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Lyceum Building named for theater
By Michelle Qiao

The Lyceum Building, erected in 1927 as an office, was actually named after the city’s first Western theater. The famous Lyceum Theater formerly stood just beside the site on Yuanmingyuan Road, behind the former British Consulate General in Shanghai.

It is said when the British started to settle in any location, they first set up a club, then a race course, a theater and a church.

That was quite true in Shanghai because they did build a club, a theater, a church and a race course in the Bund area or nearby.

Lyceum was their earliest theater, erected in 1867. According to architectural history researcher Wang Fang’s 2011 book “Study of Waitanyuan,” the history of Western drama in Shanghai dates back to the 1850s.

However, the earliest amateur actors, mainly British “Shanghailanders,” had to rent warehouses as temporary theaters.

The Amateur Dramatic Club of Shanghai (ADC) was founded in 1866 and opened the doors of the first Lyceum Theater in 1867.

Despite strong criticism during construction, the final result of the wooden theater was considered satisfactory.

“No one who saw the commencement of that timber bird-cage on the desecrated, once consular grounds, would have imagined that in two months it would have grown into the beautiful little theatre in which we sat last night,” reported North China Daily News on the theater’s opening performance on March 1, 1867.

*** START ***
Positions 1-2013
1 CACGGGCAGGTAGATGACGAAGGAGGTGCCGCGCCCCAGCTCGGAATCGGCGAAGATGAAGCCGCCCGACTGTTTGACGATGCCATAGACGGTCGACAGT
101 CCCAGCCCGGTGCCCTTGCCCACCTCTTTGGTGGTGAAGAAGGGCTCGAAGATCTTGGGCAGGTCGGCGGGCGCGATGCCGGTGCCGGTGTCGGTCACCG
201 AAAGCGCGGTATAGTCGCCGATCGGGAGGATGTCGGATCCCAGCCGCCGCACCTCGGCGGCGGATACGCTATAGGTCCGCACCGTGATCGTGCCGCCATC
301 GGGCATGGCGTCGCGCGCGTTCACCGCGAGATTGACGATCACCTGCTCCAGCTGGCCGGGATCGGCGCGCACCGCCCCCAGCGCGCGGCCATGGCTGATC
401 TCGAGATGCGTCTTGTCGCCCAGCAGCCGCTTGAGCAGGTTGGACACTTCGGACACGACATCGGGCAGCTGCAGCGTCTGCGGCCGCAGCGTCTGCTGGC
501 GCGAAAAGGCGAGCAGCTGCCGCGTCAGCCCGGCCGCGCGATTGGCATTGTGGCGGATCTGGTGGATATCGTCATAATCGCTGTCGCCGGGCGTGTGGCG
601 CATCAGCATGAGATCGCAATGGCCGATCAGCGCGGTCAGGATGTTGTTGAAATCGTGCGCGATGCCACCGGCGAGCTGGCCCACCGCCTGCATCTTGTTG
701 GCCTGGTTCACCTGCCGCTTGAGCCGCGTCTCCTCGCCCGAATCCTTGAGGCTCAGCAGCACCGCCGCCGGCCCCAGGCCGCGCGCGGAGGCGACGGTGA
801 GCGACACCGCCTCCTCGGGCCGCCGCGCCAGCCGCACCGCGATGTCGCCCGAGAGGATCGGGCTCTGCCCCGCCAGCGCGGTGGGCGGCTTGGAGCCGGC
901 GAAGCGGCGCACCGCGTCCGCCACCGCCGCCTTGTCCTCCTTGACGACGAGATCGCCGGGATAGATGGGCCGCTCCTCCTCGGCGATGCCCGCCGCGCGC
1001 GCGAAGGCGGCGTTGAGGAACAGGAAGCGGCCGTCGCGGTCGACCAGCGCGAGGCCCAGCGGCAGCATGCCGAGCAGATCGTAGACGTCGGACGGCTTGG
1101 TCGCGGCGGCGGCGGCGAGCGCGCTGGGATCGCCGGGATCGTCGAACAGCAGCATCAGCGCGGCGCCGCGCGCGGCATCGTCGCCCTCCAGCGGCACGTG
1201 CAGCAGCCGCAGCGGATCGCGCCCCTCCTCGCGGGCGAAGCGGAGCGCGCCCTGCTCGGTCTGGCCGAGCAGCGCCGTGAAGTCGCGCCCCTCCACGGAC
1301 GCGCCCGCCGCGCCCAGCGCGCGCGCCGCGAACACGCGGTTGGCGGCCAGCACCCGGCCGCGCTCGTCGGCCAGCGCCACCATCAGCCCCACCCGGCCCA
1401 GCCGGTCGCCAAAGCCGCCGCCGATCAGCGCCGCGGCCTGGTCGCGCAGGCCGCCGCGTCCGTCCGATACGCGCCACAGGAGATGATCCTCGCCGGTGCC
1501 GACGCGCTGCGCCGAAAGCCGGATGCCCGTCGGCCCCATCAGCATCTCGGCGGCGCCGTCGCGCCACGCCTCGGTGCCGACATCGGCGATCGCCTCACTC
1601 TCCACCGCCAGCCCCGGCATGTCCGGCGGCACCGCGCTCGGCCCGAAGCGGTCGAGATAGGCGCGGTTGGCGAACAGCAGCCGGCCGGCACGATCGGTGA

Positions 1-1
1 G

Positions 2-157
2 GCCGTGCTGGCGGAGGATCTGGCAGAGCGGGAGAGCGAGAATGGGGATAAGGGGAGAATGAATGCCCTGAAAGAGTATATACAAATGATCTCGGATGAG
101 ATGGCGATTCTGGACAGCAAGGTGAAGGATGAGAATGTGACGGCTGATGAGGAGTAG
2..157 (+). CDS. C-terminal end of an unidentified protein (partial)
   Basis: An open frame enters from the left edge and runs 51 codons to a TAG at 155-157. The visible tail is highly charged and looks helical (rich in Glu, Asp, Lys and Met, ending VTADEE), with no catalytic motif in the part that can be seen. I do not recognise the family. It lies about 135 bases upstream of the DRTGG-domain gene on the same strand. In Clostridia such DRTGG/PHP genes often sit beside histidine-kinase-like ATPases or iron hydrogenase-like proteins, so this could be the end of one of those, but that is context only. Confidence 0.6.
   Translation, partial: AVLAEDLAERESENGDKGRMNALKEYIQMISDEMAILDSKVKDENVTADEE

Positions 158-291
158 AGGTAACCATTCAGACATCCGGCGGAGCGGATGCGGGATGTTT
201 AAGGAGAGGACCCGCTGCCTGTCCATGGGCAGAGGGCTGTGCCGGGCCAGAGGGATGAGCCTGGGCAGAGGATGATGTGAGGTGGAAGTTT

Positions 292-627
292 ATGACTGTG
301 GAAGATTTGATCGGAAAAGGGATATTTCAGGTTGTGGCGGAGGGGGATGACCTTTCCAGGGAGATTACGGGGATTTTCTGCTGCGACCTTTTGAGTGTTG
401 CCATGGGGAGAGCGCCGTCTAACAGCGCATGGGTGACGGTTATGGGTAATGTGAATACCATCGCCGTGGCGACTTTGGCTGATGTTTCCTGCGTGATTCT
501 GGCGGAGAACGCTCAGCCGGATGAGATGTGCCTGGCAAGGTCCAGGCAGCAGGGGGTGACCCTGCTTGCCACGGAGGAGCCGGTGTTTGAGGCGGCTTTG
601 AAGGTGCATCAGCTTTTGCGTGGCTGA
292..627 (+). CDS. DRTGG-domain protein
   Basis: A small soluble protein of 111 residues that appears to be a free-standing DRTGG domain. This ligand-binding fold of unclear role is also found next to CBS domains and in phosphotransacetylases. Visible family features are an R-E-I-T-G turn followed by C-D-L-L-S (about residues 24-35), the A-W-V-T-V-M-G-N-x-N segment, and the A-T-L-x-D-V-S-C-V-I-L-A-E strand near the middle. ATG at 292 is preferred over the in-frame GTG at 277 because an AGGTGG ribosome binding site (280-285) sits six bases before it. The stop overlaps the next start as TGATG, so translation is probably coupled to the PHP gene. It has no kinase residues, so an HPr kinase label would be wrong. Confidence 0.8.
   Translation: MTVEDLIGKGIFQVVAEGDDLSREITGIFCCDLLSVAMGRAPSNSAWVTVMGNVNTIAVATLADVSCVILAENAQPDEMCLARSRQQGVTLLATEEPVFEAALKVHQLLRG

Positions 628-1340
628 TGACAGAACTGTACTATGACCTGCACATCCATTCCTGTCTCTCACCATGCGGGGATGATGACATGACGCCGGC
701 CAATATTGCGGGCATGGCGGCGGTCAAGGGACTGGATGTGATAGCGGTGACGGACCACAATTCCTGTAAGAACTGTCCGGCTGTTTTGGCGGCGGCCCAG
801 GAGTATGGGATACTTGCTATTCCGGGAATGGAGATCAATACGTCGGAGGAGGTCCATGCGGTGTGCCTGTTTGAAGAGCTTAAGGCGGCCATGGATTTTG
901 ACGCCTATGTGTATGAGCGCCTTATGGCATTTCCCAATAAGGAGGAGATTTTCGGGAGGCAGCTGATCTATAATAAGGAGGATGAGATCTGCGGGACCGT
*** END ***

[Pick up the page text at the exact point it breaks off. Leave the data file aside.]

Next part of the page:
It was a successful debut, and “every seat in the house was full before the last fiddle in the Orchestra had given its final premonitory scrape.”

Unfortunately the theater, which was “one of the best-planned and most commodious houses in the East,” was burnt to the ground toward the end of 1870.

It was more unfortunate that the wooden theater hadn’t been insured because insurance companies refused the risk of a wooden building with the poor water supply available at that time.

Despite great financial difficulties, the club made arrangements to open the second Lyceum Theater in 1874, which had an uninterrupted career for 55 years until it was closed in 1929.

The theater was suffering from decay and the club was losing money trying to keep the old theater going.

With a suitable, reasonably priced site offered by Sir Victor Sassoon’s Cathay Land Company and free sketch plans by Davies and Brookes, the third Lyceum opened in 1931 at the crossroads of today’s Maoming and Changle roads, near the land company’s Cathay Mansions (today’s northern building of the Jin Jiang Hotel.)

At the opening ceremony for the newly built Lyceum, which is still capable of staging drama today, the club’s vice president, JF Brenan, said he believed the theater proved Shanghai could appreciate more serious arts as there were untrue impressions of the city transmitted by some short-time visitors who hoped to find wickedness and write a book about it.

“The reproach is sometimes leveled at Shanghai that it is a soulless place where the inhabitants spend their days in chasing the dollar and their nights in the pursuit of pleasures other than ‘highbrow.’ The arts and graces of life, it is said, are ignored, and the people are sunk deep in a combination of commercialism and frivolity, or worse,” he said in the opening speech.